Building Bridges: Work to Advance Use of Reserves Guidelines Continues
- Bill Cobb (2008 SPE President)
- Document ID
- Society of Petroleum Engineers
- Journal of Petroleum Technology
- Publication Date
- June 2008
- Document Type
- Journal Paper
- 12 - 14
- 2008. Copyright is retained by the author. This document is distributed by SPE with the permission of the author. Contact the author for permission to use material from this document.
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Much has happened since the Petroleum Resources Management System (PRMS) was completed in March 2007, providing updated definitions and a related classification system for petroleum reserves and resources. This landmark document reflects advancements in technology, the international expansion of the industry, and the increasing role of unconventional resources, as well as incorporating recommended best practices identified in other international petroleum and mineral classification systems.
SPE is proud to have led the effort that produced a set of technical guidelines that can be adopted by oil and gas companies to better manage their business and that can be consistently used in estimating reserves by international financial, regulatory, and reporting bodies. The PRMS is the result of more than 2 years of collaboration by SPE, the World Petroleum Council (WPC), the American Association of Petroleum Geologists (AAPG) and the Society of Petroleum Evaluation Engineers (SPEE), with considerable input from the industry at large and other external organizations.
Our work was not over with the completion of the technical definitions. Intense education and training are required to support consistent use by the industry and other financial and regulatory bodies. I want to give you a brief report on the progress that has been made to educate important stakeholders about the new system.
In December, the U.S. Securities and Exchange Commission (SEC) announced it would seek public comment on possible revisions to disclosure requirements for oil and gas reserves, citing the extent and nature of changes that have occurred in the oil and gas industry in the nearly three decades since the commission first adopted its oil and gas disclosure rules. SPE’s Oil and Gas Reserves Committee, among many others, provided comments to the SEC that recommend the use of PRMS as the technical basis for a reporting process. It is notable that the overwhelming majority of comments made to the SEC that addressed the PRMS recommended using it in some form. All of the comments can be viewed on the SEC website at http://www.sec.gov/comments/s7-29-07/s72907.shtml.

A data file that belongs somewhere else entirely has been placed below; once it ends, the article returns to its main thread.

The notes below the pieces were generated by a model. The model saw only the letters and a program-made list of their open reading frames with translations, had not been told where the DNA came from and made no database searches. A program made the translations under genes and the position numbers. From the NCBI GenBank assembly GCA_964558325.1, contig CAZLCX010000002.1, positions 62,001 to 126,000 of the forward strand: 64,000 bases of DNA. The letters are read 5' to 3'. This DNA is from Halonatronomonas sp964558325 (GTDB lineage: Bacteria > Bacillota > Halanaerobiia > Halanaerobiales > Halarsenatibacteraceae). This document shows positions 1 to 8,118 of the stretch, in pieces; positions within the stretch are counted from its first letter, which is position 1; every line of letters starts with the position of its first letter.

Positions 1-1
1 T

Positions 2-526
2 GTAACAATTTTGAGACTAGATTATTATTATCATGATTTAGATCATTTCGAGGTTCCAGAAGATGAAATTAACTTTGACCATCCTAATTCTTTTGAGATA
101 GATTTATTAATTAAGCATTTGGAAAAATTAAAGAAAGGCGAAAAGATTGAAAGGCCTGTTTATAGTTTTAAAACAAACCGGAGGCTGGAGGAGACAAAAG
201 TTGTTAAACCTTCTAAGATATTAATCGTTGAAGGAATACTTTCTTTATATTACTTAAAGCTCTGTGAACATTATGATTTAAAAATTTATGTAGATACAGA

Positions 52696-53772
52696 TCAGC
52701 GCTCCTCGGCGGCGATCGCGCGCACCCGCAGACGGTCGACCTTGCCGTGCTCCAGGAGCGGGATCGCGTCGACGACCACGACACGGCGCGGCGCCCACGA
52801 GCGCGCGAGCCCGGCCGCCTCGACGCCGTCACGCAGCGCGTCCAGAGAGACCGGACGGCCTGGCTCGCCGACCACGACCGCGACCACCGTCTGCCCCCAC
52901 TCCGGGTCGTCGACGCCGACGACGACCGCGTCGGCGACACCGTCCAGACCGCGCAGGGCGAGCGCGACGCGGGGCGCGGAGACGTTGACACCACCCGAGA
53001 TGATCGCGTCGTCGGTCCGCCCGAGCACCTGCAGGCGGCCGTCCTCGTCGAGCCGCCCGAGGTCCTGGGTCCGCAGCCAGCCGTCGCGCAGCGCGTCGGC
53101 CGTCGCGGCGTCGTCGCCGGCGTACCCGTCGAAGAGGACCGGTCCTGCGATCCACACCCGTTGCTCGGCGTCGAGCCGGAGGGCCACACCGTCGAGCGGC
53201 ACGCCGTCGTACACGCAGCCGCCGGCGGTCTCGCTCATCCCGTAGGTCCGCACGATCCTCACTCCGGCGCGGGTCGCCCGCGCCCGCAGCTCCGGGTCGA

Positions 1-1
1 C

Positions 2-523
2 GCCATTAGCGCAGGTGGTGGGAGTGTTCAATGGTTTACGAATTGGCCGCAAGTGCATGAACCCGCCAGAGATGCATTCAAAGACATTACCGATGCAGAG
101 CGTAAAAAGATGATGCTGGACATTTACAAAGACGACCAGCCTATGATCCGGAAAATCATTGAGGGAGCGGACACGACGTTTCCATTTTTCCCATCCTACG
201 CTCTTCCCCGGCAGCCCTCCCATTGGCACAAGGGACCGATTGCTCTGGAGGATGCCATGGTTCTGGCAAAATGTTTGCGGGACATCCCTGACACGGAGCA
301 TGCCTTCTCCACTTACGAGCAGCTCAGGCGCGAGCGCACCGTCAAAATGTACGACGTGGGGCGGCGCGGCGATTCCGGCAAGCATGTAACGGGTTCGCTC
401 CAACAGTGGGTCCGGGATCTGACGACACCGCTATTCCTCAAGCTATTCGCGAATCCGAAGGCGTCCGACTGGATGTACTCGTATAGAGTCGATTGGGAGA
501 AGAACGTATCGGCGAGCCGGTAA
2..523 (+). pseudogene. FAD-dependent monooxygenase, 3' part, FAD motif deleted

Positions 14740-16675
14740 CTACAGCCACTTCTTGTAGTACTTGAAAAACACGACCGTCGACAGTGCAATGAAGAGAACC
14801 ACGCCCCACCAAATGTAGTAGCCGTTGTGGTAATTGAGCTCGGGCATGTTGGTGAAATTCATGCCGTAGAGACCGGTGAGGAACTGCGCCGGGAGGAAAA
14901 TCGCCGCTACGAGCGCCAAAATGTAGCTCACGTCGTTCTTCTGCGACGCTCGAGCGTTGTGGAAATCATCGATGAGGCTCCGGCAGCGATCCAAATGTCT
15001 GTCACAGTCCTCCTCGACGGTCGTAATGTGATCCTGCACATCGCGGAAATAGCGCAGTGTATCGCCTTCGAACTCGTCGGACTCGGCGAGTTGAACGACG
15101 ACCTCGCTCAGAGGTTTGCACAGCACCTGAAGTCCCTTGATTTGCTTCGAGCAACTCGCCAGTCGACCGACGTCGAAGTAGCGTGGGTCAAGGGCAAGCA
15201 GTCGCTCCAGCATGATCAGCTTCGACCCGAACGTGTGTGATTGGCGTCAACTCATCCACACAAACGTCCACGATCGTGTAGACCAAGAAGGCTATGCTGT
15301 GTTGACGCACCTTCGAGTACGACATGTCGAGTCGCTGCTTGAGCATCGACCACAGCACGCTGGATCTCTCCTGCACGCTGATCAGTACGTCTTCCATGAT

To help energy professionals apply the definitions, the Oil and Gas Reserves Committee and SPE’s Reserves Education Committee are collaborating on an applications manual for the PRMS that will include detailed discussion and examples of use. Companies have been asked to submit examples and case studies from petroleum provinces worldwide.
The applications manual will be a valuable, comprehensive, and long-lasting reference document. The manual will be consistent with the PRMS, update and incorporate the content of the 2001 “Guidelines for the Evaluation of Petroleum Reserves and Resources,” and expand the content to address the full spectrum of hydrocarbon evaluation situations experienced by industry. It will be available in the reserves section of www.spe.org.
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